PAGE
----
I am a great admirer of Dan Pearson’s garden writing and have an email subscription to his online magazine, Dig Delve. Dan unfailing comes up with beautiful words to describe the progress of his garden and Huw Morgan supplies the stunning photographs. Last week’s edition A New Year was no exception. The very first sentence caught my attention: ‘Winter is a time to look.’ And so I did.
The seed head of Echinacea purpurea
Seed heads of Agastache ‘Black Adder’
Seed heads of Rudbeckia fulgida ‘Goldsturm’
The flower of Echinacea purpurea ‘White Swan’
I also managed to do some gardening this week. It was the coldest day of the week and I had some digging to do. I had been smugly admiring the newly cleared plot on the north facing border. It looked lovely but I know that soil can be deceptive and underneath lurk the roots of the very worst of weeds. One end of the plot turned over quite nicely. I only needed to remove the odd blackcurrant root that had been left behind. I gave the dug over patch a mulch of leaf mould and as the toes were tingling I retreated inside for some warmth. The next day I set out to tackle the second half. A different experience unfolded. The weeds were lurking at this end of the plot and as I dug the roots out I remembered the enchanter’s nightshade that loves this corner and then the creeping cinquefoil came to mind. I really don’t like that one. A couple of trugs full of roots were removed and I know I still haven’t got the upper hand.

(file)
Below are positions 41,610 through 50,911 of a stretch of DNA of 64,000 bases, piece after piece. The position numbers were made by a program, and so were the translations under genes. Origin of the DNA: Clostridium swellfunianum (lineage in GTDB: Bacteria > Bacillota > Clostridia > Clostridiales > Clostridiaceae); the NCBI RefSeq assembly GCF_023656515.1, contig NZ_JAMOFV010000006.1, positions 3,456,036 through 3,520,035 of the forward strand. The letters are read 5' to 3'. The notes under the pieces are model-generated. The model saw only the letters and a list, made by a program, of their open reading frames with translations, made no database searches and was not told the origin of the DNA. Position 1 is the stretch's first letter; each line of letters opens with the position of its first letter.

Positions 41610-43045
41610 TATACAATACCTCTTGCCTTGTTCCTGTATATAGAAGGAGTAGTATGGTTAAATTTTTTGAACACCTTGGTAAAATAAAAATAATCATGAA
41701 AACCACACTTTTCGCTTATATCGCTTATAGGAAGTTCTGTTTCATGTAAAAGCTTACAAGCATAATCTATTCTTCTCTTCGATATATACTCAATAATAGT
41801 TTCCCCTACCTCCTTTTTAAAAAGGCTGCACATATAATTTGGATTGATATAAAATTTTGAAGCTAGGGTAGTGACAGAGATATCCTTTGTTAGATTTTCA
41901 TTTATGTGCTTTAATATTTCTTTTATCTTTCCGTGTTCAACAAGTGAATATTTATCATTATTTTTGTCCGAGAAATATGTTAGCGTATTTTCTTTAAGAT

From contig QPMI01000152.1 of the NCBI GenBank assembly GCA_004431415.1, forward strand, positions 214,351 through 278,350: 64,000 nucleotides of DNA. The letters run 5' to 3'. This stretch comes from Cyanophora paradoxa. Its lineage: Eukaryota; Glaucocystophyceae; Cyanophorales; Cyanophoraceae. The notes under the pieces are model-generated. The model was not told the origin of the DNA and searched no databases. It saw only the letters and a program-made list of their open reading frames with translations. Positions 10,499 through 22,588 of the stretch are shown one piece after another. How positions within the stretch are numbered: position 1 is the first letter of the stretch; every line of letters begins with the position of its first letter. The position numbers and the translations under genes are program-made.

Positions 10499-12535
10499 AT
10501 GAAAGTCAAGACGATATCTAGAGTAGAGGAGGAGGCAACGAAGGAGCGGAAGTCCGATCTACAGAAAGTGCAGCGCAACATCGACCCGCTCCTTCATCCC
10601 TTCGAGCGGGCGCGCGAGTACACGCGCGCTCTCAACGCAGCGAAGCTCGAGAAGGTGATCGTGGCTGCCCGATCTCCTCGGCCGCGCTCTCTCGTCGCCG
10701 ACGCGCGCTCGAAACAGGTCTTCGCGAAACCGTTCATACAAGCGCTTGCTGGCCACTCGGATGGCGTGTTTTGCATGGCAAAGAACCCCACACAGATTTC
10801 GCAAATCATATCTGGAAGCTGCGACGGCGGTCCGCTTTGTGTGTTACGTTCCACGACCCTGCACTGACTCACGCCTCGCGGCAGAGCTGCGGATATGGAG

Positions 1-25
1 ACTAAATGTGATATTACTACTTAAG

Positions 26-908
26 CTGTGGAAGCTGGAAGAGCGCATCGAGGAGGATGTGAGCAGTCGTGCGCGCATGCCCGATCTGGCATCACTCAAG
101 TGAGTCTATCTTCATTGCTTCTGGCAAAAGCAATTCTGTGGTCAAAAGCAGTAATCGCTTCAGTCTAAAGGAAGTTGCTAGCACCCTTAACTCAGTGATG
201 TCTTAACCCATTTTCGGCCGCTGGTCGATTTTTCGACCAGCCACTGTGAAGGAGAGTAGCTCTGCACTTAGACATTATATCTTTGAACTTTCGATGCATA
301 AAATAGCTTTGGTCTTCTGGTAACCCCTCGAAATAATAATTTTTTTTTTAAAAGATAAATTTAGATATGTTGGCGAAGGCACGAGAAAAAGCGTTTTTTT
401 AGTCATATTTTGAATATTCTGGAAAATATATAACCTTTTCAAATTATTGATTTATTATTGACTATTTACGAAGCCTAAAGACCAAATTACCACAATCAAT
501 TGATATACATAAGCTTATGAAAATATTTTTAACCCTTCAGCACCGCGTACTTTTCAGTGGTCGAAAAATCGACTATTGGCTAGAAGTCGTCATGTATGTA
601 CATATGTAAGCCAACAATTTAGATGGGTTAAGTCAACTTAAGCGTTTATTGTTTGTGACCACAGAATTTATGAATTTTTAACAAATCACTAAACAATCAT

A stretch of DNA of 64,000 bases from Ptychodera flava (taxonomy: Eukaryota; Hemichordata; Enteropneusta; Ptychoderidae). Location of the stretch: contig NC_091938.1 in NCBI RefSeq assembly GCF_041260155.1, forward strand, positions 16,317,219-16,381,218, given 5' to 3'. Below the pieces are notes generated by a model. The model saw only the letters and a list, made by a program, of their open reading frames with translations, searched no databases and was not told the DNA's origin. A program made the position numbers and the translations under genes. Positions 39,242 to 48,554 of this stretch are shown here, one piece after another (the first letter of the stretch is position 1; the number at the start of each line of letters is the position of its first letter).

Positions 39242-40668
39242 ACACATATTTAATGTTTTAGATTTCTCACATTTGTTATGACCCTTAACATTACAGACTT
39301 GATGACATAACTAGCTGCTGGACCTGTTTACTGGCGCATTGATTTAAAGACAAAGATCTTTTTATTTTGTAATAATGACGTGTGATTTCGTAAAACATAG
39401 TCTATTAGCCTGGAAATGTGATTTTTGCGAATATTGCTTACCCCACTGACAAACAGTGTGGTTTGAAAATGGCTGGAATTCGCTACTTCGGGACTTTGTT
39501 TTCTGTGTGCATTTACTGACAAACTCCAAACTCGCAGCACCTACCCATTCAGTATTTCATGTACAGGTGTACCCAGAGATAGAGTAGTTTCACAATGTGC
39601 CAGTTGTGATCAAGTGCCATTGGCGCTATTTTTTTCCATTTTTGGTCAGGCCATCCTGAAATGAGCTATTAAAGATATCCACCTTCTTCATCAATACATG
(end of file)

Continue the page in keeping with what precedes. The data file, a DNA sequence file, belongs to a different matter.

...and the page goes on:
The first rapid fluttering of a nearby robin’s wings always makes me jump out of my skin but we soon get used to each other and this robin seemed very happy to pose for the occasional photo. In return I turned over a few worms for him.
It’s been cold but beautifully dry here so I’m hoping to finish off my digging this weekend. I’ve then got roses to prune and some perennials to cut back. I’ll be leaving those seed heads standing until the new growth starts to come through. Wishing you all well with your garden jobs. To take a look at what has been occupying fellow SOSs this week stop by at Mr P’s blog and links.
The season is clearly changing but the garden seems to be in a state of confusion. Here are six things from my garden this week.
Natasha Richardson rose, one of the English roses that just keep on flowering. Lovely pink flowers and new buds still appearing. It could be summer!
Penstemon ‘Plum Jerkum’. This suffered in the scorching sun of summer but it is happily putting out new flowers now. It was a great companion to the Tithonia, which truly does know summer is over and is slowly curling up at the edges.
There are one or two last flowers on the rudbeckia but most have gone to seed. I will leave them standing through the winter to give some shape to the border.
The agastache ‘Black Adder’ is also in its winter clothing. This was an absolute winner this year. Great colour and always thrumming with the sound of bees.
Elsewhere in the garden there are signs of Spring. The primroses are out and offering a reminder that the slugs and snails are still active.
At the very back of the garden in a shady sheltered corner the hellebores are putting out new flowers. I am sure these didn’t appear last year until January. This one is Pretty Ellen.